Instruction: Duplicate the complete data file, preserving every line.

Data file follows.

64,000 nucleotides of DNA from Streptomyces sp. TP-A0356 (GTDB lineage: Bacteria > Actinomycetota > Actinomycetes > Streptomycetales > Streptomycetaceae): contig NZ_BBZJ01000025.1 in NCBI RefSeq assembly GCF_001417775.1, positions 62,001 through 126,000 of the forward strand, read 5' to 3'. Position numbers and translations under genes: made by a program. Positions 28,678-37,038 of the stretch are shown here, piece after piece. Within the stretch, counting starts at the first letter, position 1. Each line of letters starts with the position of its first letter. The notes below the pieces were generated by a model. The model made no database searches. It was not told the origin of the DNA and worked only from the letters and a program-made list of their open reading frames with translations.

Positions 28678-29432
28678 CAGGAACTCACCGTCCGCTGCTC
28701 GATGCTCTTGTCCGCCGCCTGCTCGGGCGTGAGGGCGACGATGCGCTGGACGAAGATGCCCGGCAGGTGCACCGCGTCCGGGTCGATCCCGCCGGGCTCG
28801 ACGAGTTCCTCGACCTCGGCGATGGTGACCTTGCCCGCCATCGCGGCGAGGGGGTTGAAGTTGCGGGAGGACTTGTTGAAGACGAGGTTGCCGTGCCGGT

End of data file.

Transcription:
64,000 nucleotides of DNA from Streptomyces sp. TP-A0356 (GTDB lineage: Bacteria > Actinomycetota > Actinomycetes > Streptomycetales > Streptomycetaceae): contig NZ_BBZJ01000025.1 in NCBI RefSeq assembly GCF_001417775.1, positions 62,001 through 126,000 of the forward strand, read 5' to 3'. Position numbers and translations under genes: made by a program. Positions 28,678-37,038 of the stretch are shown here, piece after piece. Within the stretch, counting starts at the first letter, position 1. Each line of letters starts with the position of its first letter. The notes below the pieces were generated by a model. The model made no database searches. It was not told the origin of the DNA and worked only from the letters and a program-made list of their open reading frames with translations.

Positions 28678-29432
28678 CAGGAACTCACCGTCCGCTGCTC
28701 GATGCTCTTGTCCGCCGCCTGCTCGGGCGTGAGGGCGACGATGCGCTGGACGAAGATGCCCGGCAGGTGCACCGCGTCCGGGTCGATCCCGCCGGGCTCG
28801 ACGAGTTCCTCGACCTCGGCGATGGTGACCTTGCCCGCCATCGCGGCGAGGGGGTTGAAGTTGCGGGAGGACTTGTTGAAGACGAGGTTGCCGTGCCGGT